Removing restrictions isn’t just about mental health. It is good for your physical health as well. By following this model, you will begin to trust your hunger cues again. This in turn becomes physical wisdom. Instead of focusing on limitations, you can lean back and listen to what you need. Sometimes this may be islands. Other times, it may be a cookie. The beauty is in letting go of the rules and letting your needs come first.
Although I found the “all the right foods” model refreshing, it was hard to let go of my bonds with fads and diets. Plus, it was hard to let go of my usual need to categorize food as ‘good’ or ‘forbidden’. Below, I delve into the strategies that have helped me incorporate this form into my eating patterns. What worked for me may not resonate with you, and that’s okay. Before you begin, remember this: Everything in life is a journey. And when it comes to something as individual as our relationship with food, consult a medical professional if there are changes you wish to make.
Strategies that helped me integrate the All Fit Foods model:
Think about why you shouldn’t eat certain foods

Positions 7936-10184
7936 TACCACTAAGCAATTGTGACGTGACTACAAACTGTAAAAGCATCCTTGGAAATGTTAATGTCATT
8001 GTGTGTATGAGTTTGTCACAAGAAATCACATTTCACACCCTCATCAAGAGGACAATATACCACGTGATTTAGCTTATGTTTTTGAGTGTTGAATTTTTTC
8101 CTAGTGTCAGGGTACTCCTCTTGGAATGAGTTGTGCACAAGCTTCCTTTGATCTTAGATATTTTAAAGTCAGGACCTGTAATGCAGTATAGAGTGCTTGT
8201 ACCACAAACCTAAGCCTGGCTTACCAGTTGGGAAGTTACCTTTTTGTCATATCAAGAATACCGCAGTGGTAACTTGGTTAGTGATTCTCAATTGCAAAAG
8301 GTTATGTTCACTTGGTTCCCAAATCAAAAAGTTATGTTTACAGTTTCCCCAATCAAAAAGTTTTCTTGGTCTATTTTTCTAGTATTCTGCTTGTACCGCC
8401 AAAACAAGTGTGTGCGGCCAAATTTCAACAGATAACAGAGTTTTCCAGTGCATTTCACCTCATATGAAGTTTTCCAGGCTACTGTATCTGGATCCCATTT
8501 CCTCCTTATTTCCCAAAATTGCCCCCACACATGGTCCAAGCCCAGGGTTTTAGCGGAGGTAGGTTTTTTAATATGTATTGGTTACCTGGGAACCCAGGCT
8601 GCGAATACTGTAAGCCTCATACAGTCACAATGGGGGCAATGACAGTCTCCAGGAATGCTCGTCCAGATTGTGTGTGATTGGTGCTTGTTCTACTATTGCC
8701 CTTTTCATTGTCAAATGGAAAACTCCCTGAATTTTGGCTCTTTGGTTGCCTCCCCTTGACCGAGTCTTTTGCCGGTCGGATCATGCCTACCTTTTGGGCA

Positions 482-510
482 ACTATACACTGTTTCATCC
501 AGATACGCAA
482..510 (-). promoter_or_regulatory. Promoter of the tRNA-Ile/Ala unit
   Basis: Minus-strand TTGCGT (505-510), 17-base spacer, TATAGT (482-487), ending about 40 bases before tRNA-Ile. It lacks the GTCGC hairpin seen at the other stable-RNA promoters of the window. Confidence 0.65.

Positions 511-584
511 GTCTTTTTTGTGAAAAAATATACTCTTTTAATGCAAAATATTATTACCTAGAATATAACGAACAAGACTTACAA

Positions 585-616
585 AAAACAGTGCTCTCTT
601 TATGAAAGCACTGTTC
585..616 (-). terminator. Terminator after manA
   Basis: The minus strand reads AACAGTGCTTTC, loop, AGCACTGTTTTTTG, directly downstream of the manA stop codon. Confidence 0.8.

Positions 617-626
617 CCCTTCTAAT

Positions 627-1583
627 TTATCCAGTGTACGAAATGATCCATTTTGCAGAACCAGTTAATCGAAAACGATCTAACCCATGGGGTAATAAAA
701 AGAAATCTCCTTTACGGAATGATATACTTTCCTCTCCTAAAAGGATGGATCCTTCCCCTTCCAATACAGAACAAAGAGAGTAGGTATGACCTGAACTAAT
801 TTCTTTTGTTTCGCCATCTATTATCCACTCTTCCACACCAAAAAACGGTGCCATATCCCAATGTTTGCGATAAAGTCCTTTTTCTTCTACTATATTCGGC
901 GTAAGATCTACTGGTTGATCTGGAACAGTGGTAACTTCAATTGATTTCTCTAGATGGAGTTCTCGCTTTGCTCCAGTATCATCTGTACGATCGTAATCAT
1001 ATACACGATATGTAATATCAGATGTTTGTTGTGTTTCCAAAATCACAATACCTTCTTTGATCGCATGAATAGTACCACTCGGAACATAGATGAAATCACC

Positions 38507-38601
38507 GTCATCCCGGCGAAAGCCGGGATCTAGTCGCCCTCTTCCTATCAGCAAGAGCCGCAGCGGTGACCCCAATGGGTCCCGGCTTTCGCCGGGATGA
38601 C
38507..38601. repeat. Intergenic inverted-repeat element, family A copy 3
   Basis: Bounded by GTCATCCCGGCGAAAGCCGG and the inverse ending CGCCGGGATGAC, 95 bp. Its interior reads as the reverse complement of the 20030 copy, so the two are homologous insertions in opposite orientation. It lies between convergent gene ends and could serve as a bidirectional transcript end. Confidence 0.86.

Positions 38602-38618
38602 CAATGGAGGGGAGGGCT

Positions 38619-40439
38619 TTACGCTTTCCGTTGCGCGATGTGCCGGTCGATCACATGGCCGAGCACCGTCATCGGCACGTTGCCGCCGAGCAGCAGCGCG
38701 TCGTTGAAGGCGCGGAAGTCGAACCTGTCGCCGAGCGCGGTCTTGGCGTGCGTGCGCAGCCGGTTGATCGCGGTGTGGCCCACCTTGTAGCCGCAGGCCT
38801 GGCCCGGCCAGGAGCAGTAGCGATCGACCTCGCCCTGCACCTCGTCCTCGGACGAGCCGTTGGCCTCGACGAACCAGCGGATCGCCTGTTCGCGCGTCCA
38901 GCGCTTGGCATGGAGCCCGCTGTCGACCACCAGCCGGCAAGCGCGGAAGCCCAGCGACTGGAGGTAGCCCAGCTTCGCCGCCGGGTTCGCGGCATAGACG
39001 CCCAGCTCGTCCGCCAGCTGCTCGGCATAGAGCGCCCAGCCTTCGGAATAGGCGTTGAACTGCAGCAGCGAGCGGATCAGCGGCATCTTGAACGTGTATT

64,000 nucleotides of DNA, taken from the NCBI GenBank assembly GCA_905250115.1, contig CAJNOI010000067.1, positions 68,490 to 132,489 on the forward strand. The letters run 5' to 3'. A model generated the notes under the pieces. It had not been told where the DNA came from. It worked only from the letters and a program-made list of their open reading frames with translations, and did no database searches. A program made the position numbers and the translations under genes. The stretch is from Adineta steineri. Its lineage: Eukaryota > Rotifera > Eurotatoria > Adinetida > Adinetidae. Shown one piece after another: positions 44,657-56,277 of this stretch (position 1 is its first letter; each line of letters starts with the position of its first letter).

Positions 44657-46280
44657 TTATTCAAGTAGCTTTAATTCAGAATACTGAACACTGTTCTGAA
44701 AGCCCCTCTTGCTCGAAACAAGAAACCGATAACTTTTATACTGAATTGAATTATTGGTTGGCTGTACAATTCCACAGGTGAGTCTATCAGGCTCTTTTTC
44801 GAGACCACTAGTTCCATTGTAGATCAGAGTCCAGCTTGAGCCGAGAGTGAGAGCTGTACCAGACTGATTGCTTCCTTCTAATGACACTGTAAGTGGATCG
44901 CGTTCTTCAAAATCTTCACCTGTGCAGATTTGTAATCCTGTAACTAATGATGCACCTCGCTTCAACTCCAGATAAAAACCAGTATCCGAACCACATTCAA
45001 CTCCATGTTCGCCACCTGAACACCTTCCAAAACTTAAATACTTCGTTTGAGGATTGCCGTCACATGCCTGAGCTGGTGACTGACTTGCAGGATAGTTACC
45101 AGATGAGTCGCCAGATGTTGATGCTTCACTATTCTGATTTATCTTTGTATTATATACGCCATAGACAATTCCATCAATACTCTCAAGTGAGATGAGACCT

It took years to figure out why I was a vegetarian for six years. It was socially acceptable to cut out a whole food group (which my brain called “unhealthy”) rather than constantly rejecting whole meals. With the support of my therapist, I was able to see the bigger picture of how this eating pattern created — and recognize for the wrong reasons — a preoccupation with the foods I was eating. On top of that, I felt uncomfortable with these foods. I no longer trust my innate hunger cues. A label that seemed as simple as “unhealthy” suddenly exploded into a complete obsession.
I had to give up the false claim that I was a vegetarian for health reasons to start curing my harmful view of meat. And although it took years, I now incorporate animal protein sources into my meals a few times a week. I encourage you to step back and think about the food rules you’ve set for yourself :WWhy cut or avoid certain foods? Why do you no longer keep certain types of food at home? If you feel uncomfortable or unclear about answering these or similar questions, it may be time to reevaluate.